The role of men and boys has also been addressed in other recent international meetings. 179). 40.” that men were present on the margins of a policy discourse concerned with women. pars. 3). its review session in 2000. 6). 108e. In 1997 the UN Educational. Participating member states followed a similar approach in the twentythird special session of the UN General Assembly in the year 2000. Scientific. 120. 1. pars. some specialists argue that “bringing men in”—given the larger context in which men still control most of the wealth and institutional authority—may undermine. which was intended to review the situation five years after the Beijing conference. child care and housework.” which met in Oslo and produced studies on the links among personal violence. and Eide 2000). Connell. sexual health. and the balancing of work and family responsibilities (2001.S I G N S Spring 2005 ❙ 1807 work of policies for women may weaken the authority that women have so far gathered in that policy area. 72. In the field of gender and development. war. 83b. gender-based violence. The “Political Declaration” of this session made an even stronger statement on men’s responsibility: “[Member states of the United Nations] emphasise that men must involve themselves and take joint responsibility with women for the promotion of gender equality” (United Nations 2001. This development crystallized at the Fourth World Conference on Women. The detailed “Platform for Action” that accompanied the declaration prominently restated the principle of shared power and responsibility between men and women and argued that women’s concerns could be addressed only “in partnership with men” toward gender equality (2001. and Cultural Organization (UNESCO) convened an expert group meeting about “Male Roles and Masculinities in the Perspective of a Culture of Peace. The role of men and boys in relation to gender equality emerged as an issue in international discussions during the 1990s. Paragraph 25 of the Beijing Declaration committed participating governments to “encourage men to participate fully in all actions towards equality” (United Nations 2001). for instance. the drive for gender equality (White 2000). and the construction of masculinities (Breines. not help. held in Beijing in 1995. 107c. par. socialization of children. International meetings outside the UN system have addressed similar . These include the 1995 World Summit on Social Development. and the special session of the General Assembly on HIV/AIDS in 2001. The “Platform for Action” went on to specify areas where action involving men and boys was needed and was possible: in education. It still remained the case. in this and the accompanying “Outcome Document.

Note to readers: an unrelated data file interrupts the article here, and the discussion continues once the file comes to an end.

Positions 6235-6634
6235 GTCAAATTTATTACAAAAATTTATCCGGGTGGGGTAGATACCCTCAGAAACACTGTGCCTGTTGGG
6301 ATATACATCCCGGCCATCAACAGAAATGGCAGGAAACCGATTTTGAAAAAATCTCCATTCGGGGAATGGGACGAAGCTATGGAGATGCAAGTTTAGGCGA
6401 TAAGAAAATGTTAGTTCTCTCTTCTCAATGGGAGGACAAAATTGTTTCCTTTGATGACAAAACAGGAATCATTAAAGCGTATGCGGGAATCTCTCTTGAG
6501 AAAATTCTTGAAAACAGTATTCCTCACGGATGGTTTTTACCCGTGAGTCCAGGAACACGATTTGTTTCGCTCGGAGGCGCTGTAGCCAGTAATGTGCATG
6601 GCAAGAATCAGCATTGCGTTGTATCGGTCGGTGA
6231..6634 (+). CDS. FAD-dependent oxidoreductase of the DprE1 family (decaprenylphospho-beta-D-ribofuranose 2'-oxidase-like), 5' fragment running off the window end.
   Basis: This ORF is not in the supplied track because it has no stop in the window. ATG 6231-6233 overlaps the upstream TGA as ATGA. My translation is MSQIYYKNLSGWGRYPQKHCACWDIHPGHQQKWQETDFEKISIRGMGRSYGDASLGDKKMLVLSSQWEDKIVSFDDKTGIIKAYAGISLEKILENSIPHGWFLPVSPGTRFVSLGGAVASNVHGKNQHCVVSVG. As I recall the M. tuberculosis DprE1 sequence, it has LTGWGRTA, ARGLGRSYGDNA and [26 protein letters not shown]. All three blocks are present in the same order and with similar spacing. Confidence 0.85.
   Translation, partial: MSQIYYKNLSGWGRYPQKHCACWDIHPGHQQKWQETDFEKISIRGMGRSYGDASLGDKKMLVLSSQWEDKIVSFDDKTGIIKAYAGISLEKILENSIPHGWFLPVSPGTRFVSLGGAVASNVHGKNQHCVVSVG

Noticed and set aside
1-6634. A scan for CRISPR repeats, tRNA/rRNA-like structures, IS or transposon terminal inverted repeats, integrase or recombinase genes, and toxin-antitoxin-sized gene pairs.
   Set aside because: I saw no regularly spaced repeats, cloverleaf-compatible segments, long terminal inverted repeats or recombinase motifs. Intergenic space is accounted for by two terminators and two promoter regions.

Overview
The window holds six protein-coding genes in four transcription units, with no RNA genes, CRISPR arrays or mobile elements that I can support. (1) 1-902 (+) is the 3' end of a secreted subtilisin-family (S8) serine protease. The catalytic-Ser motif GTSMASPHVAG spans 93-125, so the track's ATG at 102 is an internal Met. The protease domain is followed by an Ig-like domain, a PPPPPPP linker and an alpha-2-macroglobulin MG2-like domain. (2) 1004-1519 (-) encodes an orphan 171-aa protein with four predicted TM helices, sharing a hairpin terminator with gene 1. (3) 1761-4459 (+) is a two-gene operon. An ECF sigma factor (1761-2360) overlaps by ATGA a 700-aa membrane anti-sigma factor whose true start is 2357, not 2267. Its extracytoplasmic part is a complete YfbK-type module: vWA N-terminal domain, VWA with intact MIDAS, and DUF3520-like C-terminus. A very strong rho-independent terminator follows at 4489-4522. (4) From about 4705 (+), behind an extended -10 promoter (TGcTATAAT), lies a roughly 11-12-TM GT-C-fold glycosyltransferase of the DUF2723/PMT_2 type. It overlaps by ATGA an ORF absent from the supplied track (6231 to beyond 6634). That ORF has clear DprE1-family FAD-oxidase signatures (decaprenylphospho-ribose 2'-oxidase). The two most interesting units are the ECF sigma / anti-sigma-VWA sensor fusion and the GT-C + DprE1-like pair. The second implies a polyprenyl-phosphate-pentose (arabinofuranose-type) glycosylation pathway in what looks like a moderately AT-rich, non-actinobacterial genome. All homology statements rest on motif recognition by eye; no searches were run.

suffer most industrial injuries. and men across Latin America and the Caribbean. men remain a very large majority of corporate executives. not to mention emotional support. In the same year the Council of Europe conducted a seminar on equality as a common issue for men and women and made the role of men in promoting equality a theme at a ministerial conference. nearly as many of the parliamentary seats. The UN Development Program (2003) now regularly incorporates a selection of such statistics into its annual report on world human development.” This produces a dramatic outcome. which shows most countries in the world to be far from gender-equal. It is clear that. Worldwide. a league table of countries ranked in terms of gender equality.1808 ❙ Connell issues. globally. For instance. collectively. and the patterns of inequality in these dimensions may be qualitatively different. in relation to the gender division of labor. But men also provide the workforce for the most dangerous occupations. boys. pay most of the . In 1997 the Nordic Council of Ministers adopted the Nordic Action Plan for Men and Gender Equality. In 1998 the Latin American Federation of Social Science (FLACSO) began a series of conferences about masculinities. men collectively receive the bulk of income in the money economy and occupy most of the managerial positions. men have a lot to lose from pursuing gender equality because men. Inter-Parliamentary Union 2003). Divided interests: Support and resistance There is something surprising about the worldwide problematizing of men and masculinities. But this way of picturing inequality may conceal as much as it reveals. we find a pattern of advantages for men but also a linked pattern of disadvantages or toxicity (Connell 2003c). The first conference in this series had the specific theme of gender equity (Valde ´ s and Olavarrı ´a 1998). top professionals. combining them into a “gender-related development index” and a “gender empowerment measure. and most top positions in international agencies. and holders of public office. Godenzi 2000. Men. There are multiple dimensions in gender relations. continue to receive a patriarchal dividend. collectively. men hold nine out of ten cabinet-level posts in national governments. For instance. because in many ways the position of men has not greatly changed. receive approximately twice the income that women receive and also receive the benefits of a great deal of unpaid household labor. If we look separately at each of the substructures of gender. The European Commission has recently funded a research network on men and masculinities. from women (Gierycz 1999.